Table of Contents
- Deployment Types and Use Cases
- Key Criteria Comparison
- GigaOm Radar
- Vendor Insights
- Analyst’s Take
- About Andrew Green
While the essence of routing appliances and software has remained consistent throughout the decades, there has been plenty of research and development within the space, for both hardware and software.
The advancements in hardware are fairly intuitive and address the core routing functionalities. These include features such as support for the 800 G and 1.6 Tbps interfaces, as well as support for next-generation optics, such as ZR+, which was designed to maintain the classic Ethernet-only host interface of 400 ZR while adding support for an extended point-to-point reach of up to around 500 km and for optical transport network (OTN) Ethernet.
The software developments are more nuanced and have to do with security, automation, scripting, provisioning, and management. In short, these abstract the networking functions further and expose routing features to the NetDevOps teams, which can define policies as part of their CI/CD pipelines, or via intent-based declarations.
As discussed in the accompanying Key Criteria report, this moves the network one step closer to the application, especially in distributed architectures, where the network is an integral part of every component, providing connectivity between servers and clients, and among distributed functions, web services, and APIs.
In this Radar report, we evaluate routing solutions from a wide variety of networking infrastructure providers. While they are all household names, there is quite a lot of differentiation among their specialties and use cases. Vendors whose main offerings are disaggregated solutions are challenging the traditional monolithic appliances, but they are unlikely to cater to all use cases in such a manner as to turn the industry on its head.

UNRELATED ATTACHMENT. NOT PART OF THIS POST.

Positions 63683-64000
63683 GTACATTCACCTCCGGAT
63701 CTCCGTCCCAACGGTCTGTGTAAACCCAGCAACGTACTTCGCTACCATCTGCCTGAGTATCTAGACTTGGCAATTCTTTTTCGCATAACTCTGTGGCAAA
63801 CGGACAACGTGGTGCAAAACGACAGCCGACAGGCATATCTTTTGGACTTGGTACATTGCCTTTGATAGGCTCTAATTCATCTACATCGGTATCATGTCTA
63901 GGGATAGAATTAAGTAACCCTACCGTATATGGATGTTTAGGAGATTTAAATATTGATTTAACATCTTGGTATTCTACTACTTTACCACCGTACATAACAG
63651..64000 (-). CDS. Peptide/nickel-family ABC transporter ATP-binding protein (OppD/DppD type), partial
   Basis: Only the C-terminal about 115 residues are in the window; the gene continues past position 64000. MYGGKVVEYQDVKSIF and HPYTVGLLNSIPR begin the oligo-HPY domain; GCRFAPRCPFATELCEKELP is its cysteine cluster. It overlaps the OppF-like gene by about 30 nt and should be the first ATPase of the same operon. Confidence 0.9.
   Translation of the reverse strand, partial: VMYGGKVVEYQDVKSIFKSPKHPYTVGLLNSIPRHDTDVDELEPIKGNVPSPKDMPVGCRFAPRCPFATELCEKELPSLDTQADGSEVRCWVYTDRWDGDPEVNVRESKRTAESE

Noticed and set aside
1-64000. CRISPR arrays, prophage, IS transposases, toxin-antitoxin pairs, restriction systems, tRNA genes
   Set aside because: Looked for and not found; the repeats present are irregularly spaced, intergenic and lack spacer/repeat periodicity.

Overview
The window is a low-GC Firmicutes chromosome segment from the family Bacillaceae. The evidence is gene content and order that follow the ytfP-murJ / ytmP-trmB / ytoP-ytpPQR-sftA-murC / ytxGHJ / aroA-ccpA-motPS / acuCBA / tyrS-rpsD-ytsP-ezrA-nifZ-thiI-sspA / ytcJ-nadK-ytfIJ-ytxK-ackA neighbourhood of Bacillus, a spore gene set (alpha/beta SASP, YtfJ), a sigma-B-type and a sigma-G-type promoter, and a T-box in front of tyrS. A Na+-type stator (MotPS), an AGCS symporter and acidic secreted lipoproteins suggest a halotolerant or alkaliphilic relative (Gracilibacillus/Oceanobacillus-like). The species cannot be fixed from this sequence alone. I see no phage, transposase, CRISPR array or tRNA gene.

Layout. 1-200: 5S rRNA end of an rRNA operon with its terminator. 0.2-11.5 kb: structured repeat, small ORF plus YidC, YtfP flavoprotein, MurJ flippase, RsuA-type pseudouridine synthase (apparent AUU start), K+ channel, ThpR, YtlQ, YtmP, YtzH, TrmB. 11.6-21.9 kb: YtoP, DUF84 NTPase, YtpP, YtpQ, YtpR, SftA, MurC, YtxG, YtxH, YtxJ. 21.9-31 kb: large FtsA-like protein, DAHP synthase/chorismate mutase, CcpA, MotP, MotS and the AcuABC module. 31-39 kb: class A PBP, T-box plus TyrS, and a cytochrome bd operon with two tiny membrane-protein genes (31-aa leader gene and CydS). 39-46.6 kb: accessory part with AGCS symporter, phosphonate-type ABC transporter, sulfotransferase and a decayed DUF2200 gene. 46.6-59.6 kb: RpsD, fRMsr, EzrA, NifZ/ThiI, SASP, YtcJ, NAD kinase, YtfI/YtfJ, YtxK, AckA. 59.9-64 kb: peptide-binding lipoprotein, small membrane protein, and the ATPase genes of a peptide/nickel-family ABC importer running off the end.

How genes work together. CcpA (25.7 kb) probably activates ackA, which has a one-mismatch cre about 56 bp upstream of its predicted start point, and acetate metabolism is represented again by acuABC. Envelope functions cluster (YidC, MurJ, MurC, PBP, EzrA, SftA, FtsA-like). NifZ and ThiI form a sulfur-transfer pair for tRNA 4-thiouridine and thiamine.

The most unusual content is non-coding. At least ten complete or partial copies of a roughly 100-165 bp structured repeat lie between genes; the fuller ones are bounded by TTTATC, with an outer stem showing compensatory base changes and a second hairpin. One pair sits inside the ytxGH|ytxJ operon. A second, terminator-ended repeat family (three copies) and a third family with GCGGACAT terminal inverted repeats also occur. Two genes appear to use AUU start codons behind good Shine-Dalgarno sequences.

Convergence between radio networks and fixed-line networks is also notable when looking at the vendors featured in the Radar. While the access section of the network is still inherently different, the IP core is now more uniform upstream in the aggregation layers compared to the previous decade.
This GigaOm Radar report highlights key edge and core routing vendors and equips IT decision-makers with the information needed to select the best fit for their business and use case requirements. In the corresponding GigaOm report “Key Criteria for Evaluating Edge and Core Routing Solutions,” we describe in more detail the key features and metrics that are used to evaluate vendors in this market.
How to Read this Report
This GigaOm report is one of a series of documents that helps IT organizations assess competing solutions in the context of well-defined features and criteria. For a fuller understanding, consider reviewing the following reports:
Key Criteria report: A detailed market sector analysis that assesses the impact that key product features and criteria have on top-line solution characteristics—such as scalability, performance, and TCO—that drive purchase decisions.
GigaOm Radar report: A forward-looking analysis that plots the relative value and progression of vendor solutions along multiple axes based on strategy and execution. The Radar report includes a breakdown of each vendor’s offering in the sector.